It's hard not to associate the Italians with a certain way of life. Connoisseurs (or should we say, experts) in the art of food, wine, coffee and siestas, it's no exaggeration to say the Italians take the edible things in life very, very seriously. And even though the concept of la dolce vita has become, shall we say, something of a cliché - it's also shorthand for explaining why Italy's national dishes have not just been perfected over the years, but also disseminated to every corner of the globe. Are Italians proud of their culture? You bet your espresso they are.
So while we have Vespa, Ferrari and bolognese to thank the Italians for, we also have classics like the clean, crisp-tasting lager Peroni. Synonymous with seaside holidays, stylish men and women (have you seen their latest campaign star?) and a specific (read: the best) kind of Italian chic, many people don't realise the Peroni brand dates all the way back to 1846, when founder Francesco Peroni established the very first brewery in the northern town of Vigevano.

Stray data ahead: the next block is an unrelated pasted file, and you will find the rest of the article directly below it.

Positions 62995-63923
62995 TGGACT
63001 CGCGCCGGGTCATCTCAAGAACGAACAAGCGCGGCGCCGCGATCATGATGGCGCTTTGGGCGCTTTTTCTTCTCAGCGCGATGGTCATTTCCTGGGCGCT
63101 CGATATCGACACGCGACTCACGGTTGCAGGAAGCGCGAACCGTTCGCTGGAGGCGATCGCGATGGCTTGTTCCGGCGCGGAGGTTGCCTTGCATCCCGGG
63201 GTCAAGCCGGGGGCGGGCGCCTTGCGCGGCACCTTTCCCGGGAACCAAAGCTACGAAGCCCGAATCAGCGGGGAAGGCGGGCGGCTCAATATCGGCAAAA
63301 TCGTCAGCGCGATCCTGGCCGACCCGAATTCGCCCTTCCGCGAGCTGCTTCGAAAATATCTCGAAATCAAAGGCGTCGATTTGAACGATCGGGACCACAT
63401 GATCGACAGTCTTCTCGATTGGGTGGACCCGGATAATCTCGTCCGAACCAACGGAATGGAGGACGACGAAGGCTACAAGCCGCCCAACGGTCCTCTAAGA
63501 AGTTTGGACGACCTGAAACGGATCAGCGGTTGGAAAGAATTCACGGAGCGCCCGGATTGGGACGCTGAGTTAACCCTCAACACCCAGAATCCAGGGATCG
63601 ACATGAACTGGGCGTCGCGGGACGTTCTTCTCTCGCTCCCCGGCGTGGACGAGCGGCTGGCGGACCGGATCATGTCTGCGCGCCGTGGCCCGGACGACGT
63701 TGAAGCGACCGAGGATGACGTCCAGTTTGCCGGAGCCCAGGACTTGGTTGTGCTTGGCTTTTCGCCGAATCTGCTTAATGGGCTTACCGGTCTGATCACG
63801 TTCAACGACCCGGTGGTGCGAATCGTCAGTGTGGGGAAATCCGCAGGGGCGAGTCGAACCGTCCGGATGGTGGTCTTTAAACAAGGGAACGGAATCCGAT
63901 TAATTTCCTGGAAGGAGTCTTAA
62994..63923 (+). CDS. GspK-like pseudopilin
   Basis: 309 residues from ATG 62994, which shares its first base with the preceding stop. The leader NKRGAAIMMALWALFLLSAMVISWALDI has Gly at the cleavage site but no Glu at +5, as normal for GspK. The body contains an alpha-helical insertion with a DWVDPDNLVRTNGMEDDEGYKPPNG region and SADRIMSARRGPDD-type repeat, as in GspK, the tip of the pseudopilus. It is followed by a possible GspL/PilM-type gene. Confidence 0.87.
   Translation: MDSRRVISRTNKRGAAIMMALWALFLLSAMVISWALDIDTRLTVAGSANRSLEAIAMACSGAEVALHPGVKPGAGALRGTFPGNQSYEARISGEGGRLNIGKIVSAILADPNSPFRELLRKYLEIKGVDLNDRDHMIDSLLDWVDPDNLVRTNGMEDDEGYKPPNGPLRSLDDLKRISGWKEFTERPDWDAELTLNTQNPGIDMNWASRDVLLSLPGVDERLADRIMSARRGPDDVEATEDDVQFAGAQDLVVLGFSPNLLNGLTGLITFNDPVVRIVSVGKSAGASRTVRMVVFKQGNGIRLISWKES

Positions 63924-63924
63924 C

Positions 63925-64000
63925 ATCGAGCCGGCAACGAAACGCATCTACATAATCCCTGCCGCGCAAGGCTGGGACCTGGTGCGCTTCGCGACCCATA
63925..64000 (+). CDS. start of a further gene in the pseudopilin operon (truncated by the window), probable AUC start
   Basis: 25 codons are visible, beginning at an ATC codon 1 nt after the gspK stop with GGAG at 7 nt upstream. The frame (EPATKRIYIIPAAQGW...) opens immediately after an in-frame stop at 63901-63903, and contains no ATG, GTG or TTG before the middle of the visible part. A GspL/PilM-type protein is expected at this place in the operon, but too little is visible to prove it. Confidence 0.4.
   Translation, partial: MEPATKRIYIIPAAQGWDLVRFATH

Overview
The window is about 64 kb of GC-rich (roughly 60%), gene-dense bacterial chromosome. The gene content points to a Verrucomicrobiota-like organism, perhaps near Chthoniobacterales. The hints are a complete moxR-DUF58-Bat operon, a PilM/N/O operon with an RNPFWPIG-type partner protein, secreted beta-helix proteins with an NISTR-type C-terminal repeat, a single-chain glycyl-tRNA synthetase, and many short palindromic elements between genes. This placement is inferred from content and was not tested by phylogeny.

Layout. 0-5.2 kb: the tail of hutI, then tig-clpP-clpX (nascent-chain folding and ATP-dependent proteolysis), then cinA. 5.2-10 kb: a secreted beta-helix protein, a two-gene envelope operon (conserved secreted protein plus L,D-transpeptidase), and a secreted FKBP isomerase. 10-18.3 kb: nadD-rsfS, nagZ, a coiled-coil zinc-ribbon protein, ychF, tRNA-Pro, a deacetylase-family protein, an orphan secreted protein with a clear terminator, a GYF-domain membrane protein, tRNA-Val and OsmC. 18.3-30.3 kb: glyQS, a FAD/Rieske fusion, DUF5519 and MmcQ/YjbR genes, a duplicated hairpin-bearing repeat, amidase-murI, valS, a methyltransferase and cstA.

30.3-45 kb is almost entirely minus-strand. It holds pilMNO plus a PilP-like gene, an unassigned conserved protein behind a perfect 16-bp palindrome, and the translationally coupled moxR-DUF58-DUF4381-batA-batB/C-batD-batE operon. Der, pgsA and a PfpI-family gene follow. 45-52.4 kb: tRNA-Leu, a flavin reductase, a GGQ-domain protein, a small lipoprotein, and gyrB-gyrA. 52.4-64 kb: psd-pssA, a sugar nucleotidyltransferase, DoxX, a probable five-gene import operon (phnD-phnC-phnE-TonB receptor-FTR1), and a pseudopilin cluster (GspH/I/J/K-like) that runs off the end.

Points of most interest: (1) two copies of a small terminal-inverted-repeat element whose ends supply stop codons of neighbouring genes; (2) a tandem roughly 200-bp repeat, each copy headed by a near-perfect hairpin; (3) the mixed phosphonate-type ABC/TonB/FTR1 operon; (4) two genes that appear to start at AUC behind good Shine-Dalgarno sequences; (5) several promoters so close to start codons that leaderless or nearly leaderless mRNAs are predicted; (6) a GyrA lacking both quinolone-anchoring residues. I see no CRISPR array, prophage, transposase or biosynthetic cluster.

By 1864, high demand for Peroni's lager established the need for a second brewery to be built in Rome, and by the time Gregory Peck and Audrey Hepburn were gallivanting around the capital in the 1953 classic Roman Holiday, Peroni had established itself as the biggest brewer in Italy. Fast forward to 1963 and Francesco's descendant Carlo Peroni had launched the product Nastro Azzurro, which is the very same beer Peroni aficionados sip on today.
Enjoying the status of Italy's number one premium beer (one that is stocked in bars from Amalfi to Adelaide), Peroni Nastro Azzurro is crafted with 25% Nostrano dell'Isola maize and malted barley, which gives the lager its distinctive Italian flavour. Also included in the brand's premium stable is the lower carb Peroni Leggera, a draught that manages to pack less carbs and a lower alcohol content into one helluva refreshing beer - which is no mean feat. Of course, with an Italian heritage that spans over 170 years, you would only expect the best from Peroni, really.